Why we're headed over the fiscal cliff
The GOP's effort to avoid raising taxes won't work without concrete spending cuts both parties can agree on.
What a chump I am. With the help of my colleague Matt Horween on Monday night, I went rooting around for ways to actually cut spending, something that many people talk about but few actually want to do. I did this because I am spending the morning in Washington, D.C., and I know that the tax hikes, while important, are being used by both sides to avoid concrete ideas for spending cuts.
Defense? Medicare? Social Security? What would these people do, concretely, to make the deficit smaller now? How about in the next two years? How would they do it better than the fiscal cliff would?
For example, look at Medicare. There are a whole host of ways to have people pay more into the system or to cut back certain procedures or to get the government to negotiate hard with the drug companies. There are real specifics that could be discussed. We could create some true competition by outsourcing the darned thing to a company such as Accenture (ACN) or IBM (IBM) to consistently check how hospitals and doctors are doing. We could exempt Medicare from legislation that requires quick payment in order to smoke out fraud.
But I think these all come under the "so-and-so slashed Medicare" concept that makes it so easy to vote people out -- even people with very solid seats.
Nevertheless, while I'm in Washington, I'll ask about what people are willing to cut and what kind of trade-offs that, say, a person like tax activist Grover Norquist is willing to make. If you give Norquist spending cuts, I imagine he will simply say they aren't big enough. If you ask him whether he would allow his congressmen and Senators out of the no-tax-hike pledge at a particular level of spending cuts, I imagine he would say something like this: "No, there is no level, because if you cut like you are supposed to do, then you don't need to raise taxes anyway. In fact, you can cut them, too."
Left out of the equation is that, eventually, someone has to buy the debt being issued by the U.S., because we can't seem to cut spending, and we won't raise taxes. The Federal Reserve isn't always going to be there to keep buying it.
What's so beautiful about Norquist's position and logic is that nobody wants to pay more tax and you can simply say no by voting for Republicans to take the pledge. It means nothing that there is actually some cost for government, because most people I talk to believe that government doesn't give people anything they need, and that it takes more than they want it to take. That's standard. It's an ineluctable, circular, beautiful position.
You occasionally hear about these people who say, "Look, I am not going to pay my taxes because it's illegal for the government to tax me."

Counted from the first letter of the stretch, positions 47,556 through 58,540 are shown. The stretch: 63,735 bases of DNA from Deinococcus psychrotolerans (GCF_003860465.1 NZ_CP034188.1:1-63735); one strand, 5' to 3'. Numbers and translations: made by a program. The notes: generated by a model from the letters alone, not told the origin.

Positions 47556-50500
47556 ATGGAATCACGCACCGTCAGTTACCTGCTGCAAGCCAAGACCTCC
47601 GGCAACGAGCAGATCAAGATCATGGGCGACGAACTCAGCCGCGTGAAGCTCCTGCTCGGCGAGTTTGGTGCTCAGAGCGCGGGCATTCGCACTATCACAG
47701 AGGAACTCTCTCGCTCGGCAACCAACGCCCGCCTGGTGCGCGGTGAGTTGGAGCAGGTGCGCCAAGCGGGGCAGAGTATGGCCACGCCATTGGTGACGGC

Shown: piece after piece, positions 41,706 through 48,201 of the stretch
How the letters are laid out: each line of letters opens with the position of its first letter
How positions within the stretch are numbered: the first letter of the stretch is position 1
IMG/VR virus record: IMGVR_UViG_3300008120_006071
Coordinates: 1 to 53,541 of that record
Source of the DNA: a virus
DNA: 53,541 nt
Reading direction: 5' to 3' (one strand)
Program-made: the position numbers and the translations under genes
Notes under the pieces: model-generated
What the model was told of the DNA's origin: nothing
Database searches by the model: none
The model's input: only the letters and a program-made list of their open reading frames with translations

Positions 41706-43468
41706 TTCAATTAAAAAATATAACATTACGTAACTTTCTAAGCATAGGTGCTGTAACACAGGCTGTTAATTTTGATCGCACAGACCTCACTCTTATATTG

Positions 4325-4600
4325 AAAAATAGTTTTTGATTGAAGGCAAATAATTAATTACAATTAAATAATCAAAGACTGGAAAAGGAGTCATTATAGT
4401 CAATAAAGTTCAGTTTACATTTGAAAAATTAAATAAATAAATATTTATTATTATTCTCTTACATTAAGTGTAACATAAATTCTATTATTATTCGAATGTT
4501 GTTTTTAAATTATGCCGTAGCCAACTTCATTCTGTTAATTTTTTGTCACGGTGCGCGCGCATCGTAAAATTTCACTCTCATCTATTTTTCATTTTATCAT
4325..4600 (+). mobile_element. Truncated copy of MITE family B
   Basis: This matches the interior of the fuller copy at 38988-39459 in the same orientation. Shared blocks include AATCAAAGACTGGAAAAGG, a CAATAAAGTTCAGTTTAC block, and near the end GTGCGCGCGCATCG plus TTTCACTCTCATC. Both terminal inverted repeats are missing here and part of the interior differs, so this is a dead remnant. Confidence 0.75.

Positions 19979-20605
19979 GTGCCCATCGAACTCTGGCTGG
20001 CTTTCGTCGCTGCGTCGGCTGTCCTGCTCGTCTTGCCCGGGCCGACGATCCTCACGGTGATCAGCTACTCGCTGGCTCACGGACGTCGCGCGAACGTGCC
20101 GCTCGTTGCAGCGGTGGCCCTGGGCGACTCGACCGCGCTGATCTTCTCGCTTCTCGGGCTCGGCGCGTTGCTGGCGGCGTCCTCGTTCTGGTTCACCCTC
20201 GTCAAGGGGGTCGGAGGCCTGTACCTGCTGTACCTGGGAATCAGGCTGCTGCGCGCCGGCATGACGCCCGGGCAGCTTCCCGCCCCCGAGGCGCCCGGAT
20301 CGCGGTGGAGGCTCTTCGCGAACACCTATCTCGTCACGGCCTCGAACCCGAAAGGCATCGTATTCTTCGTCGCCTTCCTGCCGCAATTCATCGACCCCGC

We throw those people in jail.
But I believe that the beauty of the pledge is the illegitimacy with which it frames taxes. "Hey, we only need to tax because the government spends more than it should -- so if it spends less than that, we don't have to pay those taxes."
Of course, this circular bit of logic ignores the fact that the nation ran up $4 trillion in deficits fighting the Global War on Terror. Was that illegitimate? Was that something we didn't need, and therefore something we shouldn't have had to pay for? It wasn't all social programs that got us into this fix.
To me it seems the Republicans want to keep spending on defense no matter what, and the Democrats want to keep spending on Medicare, Social Security and other social programs no matter what. When it comes to the arguments here, the only real advantage the Democrats have is that they know it must hurt the Republicans to cut any defense at all -- and defense will get cut.
Nevertheless, in some ways Norquist's logic is more powerful than President Barack Obama's. The president campaigned on raising taxes for the wealthy, and he's sticking by that. Norquist doesn't want anybody to pay more tax. Moreover, so far it hasn't bothered him that the media is typecasting him as someone who just wants to protect the rich -- a caricature that has not resonated. I keep hearing in the media that he is finished, but when you watch him on my Mad Money show Tuesday, I am confident you will see a man who is just getting started.
While the president was recently elected and will be finished after his second term, in the next election the Tea Party people will target any Republicans who broke their no-tax-hike pledge by compromising. So they have more to lose than the president does -- which is why, alas, I think the U.S. is going over that darned cliff. We won't come back, either, until Norquist says it is OK to vote for a tax cut, even if it is only for the 98% -- provided that they immediately dig in on the debt-ceiling fight and again try to shut down the government.
Jim Cramer is a co-founder of TheStreet and contributes daily market commentary to the financial news network's sites. Follow his trades for Action Alerts PLUS, which Cramer co-manages as a charitable trust and is long IBM.
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